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IRS warns of Y2K glitches

Internal Revenue Service officials warned yesterday that taxpayers may encounter annoying computer flaws this year and next because of the Year 2000 technology problem.

Taxpayers may soon feel the bite of the Y2K bug.

Internal Revenue Service officials warned yesterday that taxpayers may encounter annoying computer flaws this year and next because of the Year 2000 technology problem.

Speaking before the House Ways and Means Committee, administration officials, along with IRS and other government officials, described the impact on taxpayers and beneficiaries.

The most startling warning came from commissioner Charles Rossotti, who explained that even though the IRS is confident there will be no systemwide meltdown, there may be some localized problems, according to his prepared testimony.

The commissioner said that his department has made major strides in fighting the Y2K computer bug, and that the overall picture is "generally positive." Nevertheless, he added, "there is still a great deal of risk and some trouble spots," and that the next 90 days "represent the riskiest period."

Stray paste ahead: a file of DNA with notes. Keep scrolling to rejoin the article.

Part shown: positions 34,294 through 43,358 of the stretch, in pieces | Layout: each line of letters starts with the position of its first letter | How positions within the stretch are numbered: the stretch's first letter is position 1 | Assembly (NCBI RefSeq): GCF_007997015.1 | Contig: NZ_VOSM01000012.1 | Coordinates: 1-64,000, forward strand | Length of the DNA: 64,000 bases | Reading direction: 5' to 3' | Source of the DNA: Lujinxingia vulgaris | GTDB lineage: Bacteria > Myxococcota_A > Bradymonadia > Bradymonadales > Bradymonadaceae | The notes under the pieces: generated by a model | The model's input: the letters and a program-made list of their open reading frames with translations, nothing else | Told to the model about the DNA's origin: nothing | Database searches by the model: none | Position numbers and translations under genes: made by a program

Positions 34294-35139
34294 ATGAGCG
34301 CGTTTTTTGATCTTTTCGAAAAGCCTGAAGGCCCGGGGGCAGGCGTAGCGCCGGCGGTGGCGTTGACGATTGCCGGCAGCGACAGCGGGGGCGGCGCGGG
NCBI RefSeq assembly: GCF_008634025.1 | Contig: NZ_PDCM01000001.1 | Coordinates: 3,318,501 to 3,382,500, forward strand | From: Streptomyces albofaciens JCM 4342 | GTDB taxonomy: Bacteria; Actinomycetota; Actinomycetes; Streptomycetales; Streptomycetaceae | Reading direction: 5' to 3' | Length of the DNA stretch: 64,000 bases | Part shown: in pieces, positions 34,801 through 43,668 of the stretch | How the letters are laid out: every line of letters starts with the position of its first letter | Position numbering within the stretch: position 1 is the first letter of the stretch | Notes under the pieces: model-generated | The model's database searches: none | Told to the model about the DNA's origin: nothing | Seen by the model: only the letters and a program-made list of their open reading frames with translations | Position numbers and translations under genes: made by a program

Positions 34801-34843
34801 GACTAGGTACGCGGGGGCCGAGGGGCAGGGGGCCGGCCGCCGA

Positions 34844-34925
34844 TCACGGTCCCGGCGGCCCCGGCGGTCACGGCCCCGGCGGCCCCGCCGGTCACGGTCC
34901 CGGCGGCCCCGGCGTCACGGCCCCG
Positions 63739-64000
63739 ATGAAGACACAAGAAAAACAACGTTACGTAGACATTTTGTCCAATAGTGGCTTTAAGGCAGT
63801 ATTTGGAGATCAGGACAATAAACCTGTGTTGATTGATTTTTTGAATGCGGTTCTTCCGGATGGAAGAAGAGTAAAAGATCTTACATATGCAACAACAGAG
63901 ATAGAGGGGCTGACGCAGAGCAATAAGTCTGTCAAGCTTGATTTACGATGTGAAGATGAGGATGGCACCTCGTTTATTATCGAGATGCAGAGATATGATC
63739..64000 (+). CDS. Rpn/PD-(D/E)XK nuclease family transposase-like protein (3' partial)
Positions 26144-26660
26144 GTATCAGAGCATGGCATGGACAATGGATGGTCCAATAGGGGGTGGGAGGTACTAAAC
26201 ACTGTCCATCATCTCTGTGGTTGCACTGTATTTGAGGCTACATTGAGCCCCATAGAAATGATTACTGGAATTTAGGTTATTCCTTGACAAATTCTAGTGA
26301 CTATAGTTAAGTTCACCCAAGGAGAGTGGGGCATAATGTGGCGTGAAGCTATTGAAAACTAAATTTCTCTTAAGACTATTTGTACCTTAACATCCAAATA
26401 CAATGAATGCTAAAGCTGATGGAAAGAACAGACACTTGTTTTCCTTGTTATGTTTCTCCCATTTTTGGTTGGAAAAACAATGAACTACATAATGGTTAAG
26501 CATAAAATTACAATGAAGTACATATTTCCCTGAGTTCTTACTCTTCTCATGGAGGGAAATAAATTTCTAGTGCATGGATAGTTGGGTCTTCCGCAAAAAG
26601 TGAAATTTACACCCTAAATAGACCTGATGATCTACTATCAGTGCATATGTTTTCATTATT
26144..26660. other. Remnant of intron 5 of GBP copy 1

Overall, approximately 40 million lines of code must be made compliant within the 126 application systems and seven telecommunications systems, he said. As of January 31, 1999, the agency completed 92 percent of its code compliance work. More specifically, 114 of the 124 mission critical application systems have been made compliant.

The IRS commissioner also said the agency has already set up contingency plans to detect and respond to any problems that occur.

The Year 2000 problem, also known as the millennium bug, stems from an old programming shortcut that used only the last two digits of the year.

Many computers now must be modified or they may mistake the year 2000 for the year 1900--and may not be able to function at all, causing widespread disruptions in services in the transportation, financial, utility, and public safety sectors, observers warn.

At yesterday's hearing, other government officials supported Rossotti's claims that there won't be nationwide system failures in industries, just local inconveniences.